There was a time when the second-most common comment my husband and I received about our son, JT (closely behind “I wish we could hook that boy up to a power generator!”) was, “He is so smart! You better watch that one!”
He could be clever, but for the most part I chalked it up to his size. When you’re 3 but look 18 months, people tend to think you’re brilliant.
He was a pretty quick talker. We adopted him at 17 months old, and it wasn’t long before he was beating the baby books to smithereens with his word knowledge. He was intentional too. He’d go around the room and point to things to ask what they were. He was always smart mechanically, putting together Lego sets in record time. But reading was slow to come, and reading comprehension was abysmal.
It was more than that, though. The child cannot remember more than one instruction at a time. He’s not dumb—not by a long shot. So why couldn’t he remember to let the dog out and put his shoes away? Why could he have a near-photographic memory for directions (I still ask him how to get to his friends’ houses) but not be able to tell me the plot of the Gilligan’s Island episode he just watched? How can he play Wynton Marsalis on the trumpet nearly by ear but not remember to put his trumpet away? And why did he lose four winter coats in the span of one week?
If you’re any kind of experienced parent, you’ve already called it out a couple times, hoping I’d hear you. But it wasn’t until a couple of weeks ago that the thought occurred to me. So I asked (showing how little I knew), “Hey, Bud. When you read, do the letters sometimes switch places?”
“No,” he said, not looking up from his Legos. “I mean, not all the time.”
I remember seven years ago. We had just moved into our new house in Colorado Springs and had walked down to the park. JT was super athletic back then, and was swinging on the monkey bars. But his right hand slipped, and he fell about five feet onto his back, with his right hand underneath him.
He screamed in my ear the whole walk home. We gave him some Motrin and put an ice pack on his wrist, then loaded him up in the car to take him to urgent care. On the way there, he fell asleep. Surely his arm isn’t broken if he’s sleeping! So we went out to dinner where he did somersaults on the bench seat the whole time.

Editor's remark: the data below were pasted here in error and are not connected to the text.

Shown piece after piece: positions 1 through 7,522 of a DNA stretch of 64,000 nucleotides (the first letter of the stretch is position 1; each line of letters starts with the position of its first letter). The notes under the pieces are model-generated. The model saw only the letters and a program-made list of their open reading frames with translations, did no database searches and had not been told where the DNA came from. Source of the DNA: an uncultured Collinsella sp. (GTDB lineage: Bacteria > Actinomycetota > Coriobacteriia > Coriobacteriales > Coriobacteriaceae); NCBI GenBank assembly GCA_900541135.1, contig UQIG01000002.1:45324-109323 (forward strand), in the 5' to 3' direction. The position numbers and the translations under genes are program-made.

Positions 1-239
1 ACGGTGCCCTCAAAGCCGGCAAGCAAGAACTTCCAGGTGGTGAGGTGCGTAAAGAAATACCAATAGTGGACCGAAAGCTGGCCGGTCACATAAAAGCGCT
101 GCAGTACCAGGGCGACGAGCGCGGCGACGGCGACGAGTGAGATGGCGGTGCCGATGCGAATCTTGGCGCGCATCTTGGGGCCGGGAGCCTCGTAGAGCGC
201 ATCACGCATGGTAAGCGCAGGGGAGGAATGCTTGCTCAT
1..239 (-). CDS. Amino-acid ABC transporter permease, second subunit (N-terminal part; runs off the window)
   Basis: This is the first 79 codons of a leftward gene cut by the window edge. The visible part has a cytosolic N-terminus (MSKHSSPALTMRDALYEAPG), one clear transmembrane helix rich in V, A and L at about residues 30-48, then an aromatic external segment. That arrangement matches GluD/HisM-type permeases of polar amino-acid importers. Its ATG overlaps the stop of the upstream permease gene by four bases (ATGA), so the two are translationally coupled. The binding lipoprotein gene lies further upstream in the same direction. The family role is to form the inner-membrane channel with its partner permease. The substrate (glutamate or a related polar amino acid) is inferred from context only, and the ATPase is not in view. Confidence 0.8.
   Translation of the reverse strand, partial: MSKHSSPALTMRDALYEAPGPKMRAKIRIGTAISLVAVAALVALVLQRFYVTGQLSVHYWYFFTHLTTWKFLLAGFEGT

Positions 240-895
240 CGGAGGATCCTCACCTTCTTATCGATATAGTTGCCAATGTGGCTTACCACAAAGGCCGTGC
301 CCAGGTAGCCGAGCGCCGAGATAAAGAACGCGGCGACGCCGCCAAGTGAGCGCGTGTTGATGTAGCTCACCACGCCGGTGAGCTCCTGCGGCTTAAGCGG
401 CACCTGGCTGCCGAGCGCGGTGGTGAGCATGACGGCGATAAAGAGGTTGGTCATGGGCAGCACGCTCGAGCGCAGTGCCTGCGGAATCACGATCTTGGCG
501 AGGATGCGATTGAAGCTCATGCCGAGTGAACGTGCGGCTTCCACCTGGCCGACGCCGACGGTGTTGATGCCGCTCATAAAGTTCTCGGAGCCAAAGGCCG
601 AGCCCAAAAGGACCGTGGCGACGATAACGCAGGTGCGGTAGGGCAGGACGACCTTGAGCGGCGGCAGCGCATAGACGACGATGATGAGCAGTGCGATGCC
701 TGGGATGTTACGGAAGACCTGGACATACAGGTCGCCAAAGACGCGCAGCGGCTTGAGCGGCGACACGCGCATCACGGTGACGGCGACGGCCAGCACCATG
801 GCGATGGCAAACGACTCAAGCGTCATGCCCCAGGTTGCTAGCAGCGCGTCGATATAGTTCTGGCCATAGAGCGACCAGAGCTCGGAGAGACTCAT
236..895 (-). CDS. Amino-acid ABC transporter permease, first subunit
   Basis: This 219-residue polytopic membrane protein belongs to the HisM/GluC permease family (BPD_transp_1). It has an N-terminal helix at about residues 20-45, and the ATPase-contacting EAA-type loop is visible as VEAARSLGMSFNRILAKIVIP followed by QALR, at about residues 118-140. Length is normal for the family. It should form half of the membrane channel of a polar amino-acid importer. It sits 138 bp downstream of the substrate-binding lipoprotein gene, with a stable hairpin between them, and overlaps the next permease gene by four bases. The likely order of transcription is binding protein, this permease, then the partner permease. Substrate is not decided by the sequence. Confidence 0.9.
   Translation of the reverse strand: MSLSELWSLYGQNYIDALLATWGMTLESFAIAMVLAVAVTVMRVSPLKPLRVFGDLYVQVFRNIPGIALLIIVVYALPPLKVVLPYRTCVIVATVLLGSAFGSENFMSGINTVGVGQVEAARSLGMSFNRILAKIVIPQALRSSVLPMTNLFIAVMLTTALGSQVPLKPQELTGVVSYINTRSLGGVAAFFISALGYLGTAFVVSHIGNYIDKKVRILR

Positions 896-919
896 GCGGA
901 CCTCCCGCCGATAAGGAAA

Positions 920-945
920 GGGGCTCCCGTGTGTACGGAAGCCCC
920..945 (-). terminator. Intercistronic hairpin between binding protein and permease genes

About 11:00 that night I sat up in bed. “My son has a broken arm and I didn’t take him to the hospital.” We took him in the next morning, and he spent several months in a cast.
I had a similar punched-in-the-gut feeling when this reality hit: my son most likely has a reading disability and I didn’t realize it until he was twelve.
I’m pretty good at finding answers on the internet—it’s a large part of my job. But a cursory search resulted in “Come to our clinic and pay lots of money.” So I hit Facebook. Because, you know, Facebook.
Immediately, I got into a 40-comment discussion with a college friend and a barely-acquaintance about their kids’ struggles with dyslexia. Then found out a coworker and her brother have it. And the son of an officemate, who goes to JT’s school and knows his teachers. And now, with the barest of comments, JT’s principal is scheming and formulating and generally getting things under control for next year.
He’s not even diagnosed yet and already I’ve walked into a living, breathing support group.
But I think the biggest change in me has already happened. Almost instantly I got more patience. I started to understand that the things about him that frustrate me the most are things I need to learn how to work around. The other day he was supposed to be writing something down from an encyclopedia. When he hesitated, I scolded him. He said he was memorizing it so he could write it from memory. At the time, I thought he was procrastinating. Now I know if you have dyslexia, it’s easier to write things from memory than to copy.
But I also began to realize what a disservice the American Christian culture does to kids with this problem. Because as “good Christian parents” we are trained that any hesitation to obey a parent’s command is a result of the sin nature we’re all born with and the only proper answer is discipline to teach them immediate obedience. Just yesterday I told a friend our suspicions. He’s older, a retired pastor—and he adores JT. His reply was a skeptical look and, “Oh, I thought maybe he was just lazy.”
That is what we hear, but I’ve never heard anyone from the church say, “If your kid doesn’t follow directions, you might look into an underlying physiological issue.” Never. And for someone like me, for whom parenthood is the opposite of instinctual, those words need to be said.
Because maybe he’s not being disobedient. Maybe I’m punishing him because of something out of his control. And maybe he is wicked smart. Because how can he get such good grades in history and science (subjects we review with him verbally) with reading comprehension problems?
Like I said, this is just the beginning. There are some things I want to try, like loading the dyslexic font onto my Kindle and having him practice spelling by writing the words in different colors. If you've faced these challenges, I'd love to know what works for you (just comment below).
We are just starting this journey. Like Red Green says, “I’m pullin’ for you. We’re all in this together.”
Kersley Fitzgerald is a former Air Force officer, former Air Force wife, and current editor of Got Questions’ blog site, Blogos.org. She and her husband adopted JT from Thailand when he was 18 months old. He has spent the ensuing years teaching her more about God than any theology course could.
Photo by Ragesoss, from Wikimedia Commons